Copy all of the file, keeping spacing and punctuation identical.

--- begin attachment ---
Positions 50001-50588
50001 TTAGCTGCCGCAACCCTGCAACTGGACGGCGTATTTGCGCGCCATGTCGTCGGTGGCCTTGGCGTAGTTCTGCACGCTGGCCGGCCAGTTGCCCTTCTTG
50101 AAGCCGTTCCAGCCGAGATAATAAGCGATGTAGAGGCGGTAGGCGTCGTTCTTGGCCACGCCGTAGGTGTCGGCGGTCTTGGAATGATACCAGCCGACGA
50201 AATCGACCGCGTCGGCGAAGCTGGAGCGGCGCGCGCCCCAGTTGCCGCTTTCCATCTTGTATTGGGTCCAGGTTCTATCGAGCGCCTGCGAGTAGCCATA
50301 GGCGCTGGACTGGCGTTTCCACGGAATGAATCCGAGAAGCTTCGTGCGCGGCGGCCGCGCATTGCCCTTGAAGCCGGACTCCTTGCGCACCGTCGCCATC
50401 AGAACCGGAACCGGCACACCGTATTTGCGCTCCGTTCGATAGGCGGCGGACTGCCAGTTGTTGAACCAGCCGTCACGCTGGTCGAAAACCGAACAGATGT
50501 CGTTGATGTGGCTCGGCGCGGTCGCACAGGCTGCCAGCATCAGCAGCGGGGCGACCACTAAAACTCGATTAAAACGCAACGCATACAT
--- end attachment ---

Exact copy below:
Positions 50001-50588
50001 TTAGCTGCCGCAACCCTGCAACTGGACGGCGTATTTGCGCGCCATGTCGTCGGTGGCCTTGGCGTAGTTCTGCACGCTGGCCGGCCAGTTGCCCTTCTTG
50101 AAGCCGTTCCAGCCGAGATAATAAGCGATGTAGAGGCGGTAGGCGTCGTTCTTGGCCACGCCGTAGGTGTCGGCGGTCTTGGAATGATACCAGCCGACGA
50201 AATCGACCGCGTCGGCGAAGCTGGAGCGGCGCGCGCCCCAGTTGCCGCTTTCCATCTTGTATTGGGTCCAGGTTCTATCGAGCGCCTGCGAGTAGCCATA
50301 GGCGCTGGACTGGCGTTTCCACGGAATGAATCCGAGAAGCTTCGTGCGCGGCGGCCGCGCATTGCCCTTGAAGCCGGACTCCTTGCGCACCGTCGCCATC
50401 AGAACCGGAACCGGCACACCGTATTTGCGCTCCGTTCGATAGGCGGCGGACTGCCAGTTGTTGAACCAGCCGTCACGCTGGTCGAAAACCGAACAGATGT
50501 CGTTGATGTGGCTCGGCGCGGTCGCACAGGCTGCCAGCATCAGCAGCGGGGCGACCACTAAAACTCGATTAAAACGCAACGCATACAT